Perceiving and Representing Horizontals: From Laboratories to Natural Environments and Back Again

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Abstract

As part of their book on children's developing conceptions of space, Piaget and Inhelder (1948/1956) described age-related performance on their water level task (WLT). The WLT was intended to assess respondents' ability to perceive and represent a horizontal (water) line within a surrounding non-orthogonal frame (a tilted container's straight sides). They reported age-linked increments in performance, implying that cognitively intact individuals would uniformly master the task by middle childhood. Described here are studies demonstrating that even many adults, especially women, find the task challenging. Also discussed is research demonstrating links between performance on paper-and-pencil lab measures like the WLT and performance on ecological tasks such as skill in using cartographic maps in large outdoor environments or in learning a new geological concept. The description offers a case history to illustrate the interplay between laboratory and ecological research.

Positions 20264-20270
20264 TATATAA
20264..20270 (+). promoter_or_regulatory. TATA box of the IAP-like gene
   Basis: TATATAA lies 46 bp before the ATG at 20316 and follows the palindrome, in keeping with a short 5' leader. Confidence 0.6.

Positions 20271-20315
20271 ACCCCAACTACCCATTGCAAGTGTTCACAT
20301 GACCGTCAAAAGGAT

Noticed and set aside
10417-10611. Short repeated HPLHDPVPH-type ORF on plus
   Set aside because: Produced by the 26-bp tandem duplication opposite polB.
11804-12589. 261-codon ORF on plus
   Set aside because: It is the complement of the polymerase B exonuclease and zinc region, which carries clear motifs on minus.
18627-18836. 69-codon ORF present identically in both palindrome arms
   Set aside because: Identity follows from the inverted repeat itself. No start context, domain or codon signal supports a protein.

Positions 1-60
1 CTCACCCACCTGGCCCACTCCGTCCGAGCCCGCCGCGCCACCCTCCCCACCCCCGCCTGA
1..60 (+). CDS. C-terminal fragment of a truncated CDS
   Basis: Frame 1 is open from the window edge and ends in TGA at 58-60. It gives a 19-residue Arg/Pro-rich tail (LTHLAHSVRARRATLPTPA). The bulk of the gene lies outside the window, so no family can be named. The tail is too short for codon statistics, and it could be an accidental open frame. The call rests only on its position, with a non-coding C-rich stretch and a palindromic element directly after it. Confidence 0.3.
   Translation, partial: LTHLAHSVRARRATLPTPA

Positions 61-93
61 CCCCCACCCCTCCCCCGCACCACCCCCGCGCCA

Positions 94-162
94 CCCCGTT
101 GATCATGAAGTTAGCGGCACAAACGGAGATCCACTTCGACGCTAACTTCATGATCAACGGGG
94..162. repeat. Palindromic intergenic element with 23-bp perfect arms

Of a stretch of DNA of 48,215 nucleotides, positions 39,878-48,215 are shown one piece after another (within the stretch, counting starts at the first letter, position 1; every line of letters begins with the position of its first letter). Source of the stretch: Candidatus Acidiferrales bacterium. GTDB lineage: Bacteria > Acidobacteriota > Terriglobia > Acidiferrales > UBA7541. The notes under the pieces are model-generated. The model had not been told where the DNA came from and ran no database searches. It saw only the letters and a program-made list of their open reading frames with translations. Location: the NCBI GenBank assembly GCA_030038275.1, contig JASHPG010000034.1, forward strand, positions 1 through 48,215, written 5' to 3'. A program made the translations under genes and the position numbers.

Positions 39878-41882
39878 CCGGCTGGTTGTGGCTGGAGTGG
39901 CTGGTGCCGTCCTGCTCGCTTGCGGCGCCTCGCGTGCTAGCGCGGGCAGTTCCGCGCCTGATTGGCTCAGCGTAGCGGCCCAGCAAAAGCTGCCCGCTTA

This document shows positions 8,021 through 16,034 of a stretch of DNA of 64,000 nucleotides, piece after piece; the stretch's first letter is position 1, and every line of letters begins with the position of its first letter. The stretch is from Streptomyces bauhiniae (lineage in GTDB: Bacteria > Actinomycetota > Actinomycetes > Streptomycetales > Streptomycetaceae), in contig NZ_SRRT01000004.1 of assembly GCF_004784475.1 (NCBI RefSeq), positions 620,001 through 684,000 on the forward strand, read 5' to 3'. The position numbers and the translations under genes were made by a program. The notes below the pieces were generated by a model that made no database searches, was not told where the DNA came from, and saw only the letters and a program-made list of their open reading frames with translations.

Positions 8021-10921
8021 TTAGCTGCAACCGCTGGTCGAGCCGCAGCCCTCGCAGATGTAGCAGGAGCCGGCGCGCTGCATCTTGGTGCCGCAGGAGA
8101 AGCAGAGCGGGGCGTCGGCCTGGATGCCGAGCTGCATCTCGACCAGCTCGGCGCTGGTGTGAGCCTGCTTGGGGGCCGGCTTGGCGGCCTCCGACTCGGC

Original languageEnglish (US)
Pages (from-to)158-166
Number of pages9
JournalEcological Psychology
Volume26
Issue number1-2
DOIs
StatePublished - Apr 2014

All Science Journal Classification (ASJC) codes

  • Social Psychology
  • Computer Science(all)
  • Ecology, Evolution, Behavior and Systematics
  • Experimental and Cognitive Psychology

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